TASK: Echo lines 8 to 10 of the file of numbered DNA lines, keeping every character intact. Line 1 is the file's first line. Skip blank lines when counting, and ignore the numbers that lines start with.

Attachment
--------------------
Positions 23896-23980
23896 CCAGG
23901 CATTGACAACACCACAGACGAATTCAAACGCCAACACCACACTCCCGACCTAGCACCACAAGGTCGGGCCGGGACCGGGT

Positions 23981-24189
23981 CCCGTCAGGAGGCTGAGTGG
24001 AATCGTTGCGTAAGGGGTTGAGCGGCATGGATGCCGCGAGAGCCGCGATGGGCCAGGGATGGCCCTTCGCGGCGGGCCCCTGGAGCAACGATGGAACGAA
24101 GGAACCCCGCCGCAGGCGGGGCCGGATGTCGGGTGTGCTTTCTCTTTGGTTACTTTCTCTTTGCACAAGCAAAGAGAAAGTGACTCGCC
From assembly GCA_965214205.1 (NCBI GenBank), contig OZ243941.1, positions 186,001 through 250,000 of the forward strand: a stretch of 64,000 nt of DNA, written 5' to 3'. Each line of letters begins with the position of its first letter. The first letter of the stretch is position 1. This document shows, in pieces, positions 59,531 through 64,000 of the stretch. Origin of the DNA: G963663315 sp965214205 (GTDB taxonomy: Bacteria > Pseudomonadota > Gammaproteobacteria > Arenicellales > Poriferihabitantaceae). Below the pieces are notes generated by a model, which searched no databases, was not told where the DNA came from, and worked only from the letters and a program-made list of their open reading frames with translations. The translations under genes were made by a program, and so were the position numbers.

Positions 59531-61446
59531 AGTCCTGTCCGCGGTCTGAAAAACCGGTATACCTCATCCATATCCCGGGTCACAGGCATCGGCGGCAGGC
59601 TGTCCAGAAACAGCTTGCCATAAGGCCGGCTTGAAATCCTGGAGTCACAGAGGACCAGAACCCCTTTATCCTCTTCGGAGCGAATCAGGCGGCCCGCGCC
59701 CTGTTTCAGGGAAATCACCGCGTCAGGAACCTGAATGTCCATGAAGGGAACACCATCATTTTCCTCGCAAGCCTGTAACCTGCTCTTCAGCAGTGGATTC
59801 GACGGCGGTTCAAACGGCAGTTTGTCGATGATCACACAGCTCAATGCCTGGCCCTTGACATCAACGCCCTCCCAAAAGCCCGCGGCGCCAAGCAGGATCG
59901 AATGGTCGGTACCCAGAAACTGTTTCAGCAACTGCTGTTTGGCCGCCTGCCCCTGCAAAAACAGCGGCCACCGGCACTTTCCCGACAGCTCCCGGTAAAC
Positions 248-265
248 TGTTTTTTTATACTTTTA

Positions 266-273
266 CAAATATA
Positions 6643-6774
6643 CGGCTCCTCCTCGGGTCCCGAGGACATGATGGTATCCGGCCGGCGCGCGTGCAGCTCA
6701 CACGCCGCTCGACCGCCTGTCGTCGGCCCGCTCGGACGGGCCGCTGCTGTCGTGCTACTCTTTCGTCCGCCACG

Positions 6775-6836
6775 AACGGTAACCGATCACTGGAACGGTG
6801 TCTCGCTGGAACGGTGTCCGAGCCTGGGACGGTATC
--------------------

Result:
From assembly GCA_965214205.1 (NCBI GenBank), contig OZ243941.1, positions 186,001 through 250,000 of the forward strand: a stretch of 64,000 nt of DNA, written 5' to 3'. Each line of letters begins with the position of its first letter. The first letter of the stretch is position 1. This document shows, in pieces, positions 59,531 through 64,000 of the stretch. Origin of the DNA: G963663315 sp965214205 (GTDB taxonomy: Bacteria > Pseudomonadota > Gammaproteobacteria > Arenicellales > Poriferihabitantaceae). Below the pieces are notes generated by a model, which searched no databases, was not told where the DNA came from, and worked only from the letters and a program-made list of their open reading frames with translations. The translations under genes were made by a program, and so were the position numbers.

Positions 59531-61446
59531 AGTCCTGTCCGCGGTCTGAAAAACCGGTATACCTCATCCATATCCCGGGTCACAGGCATCGGCGGCAGGC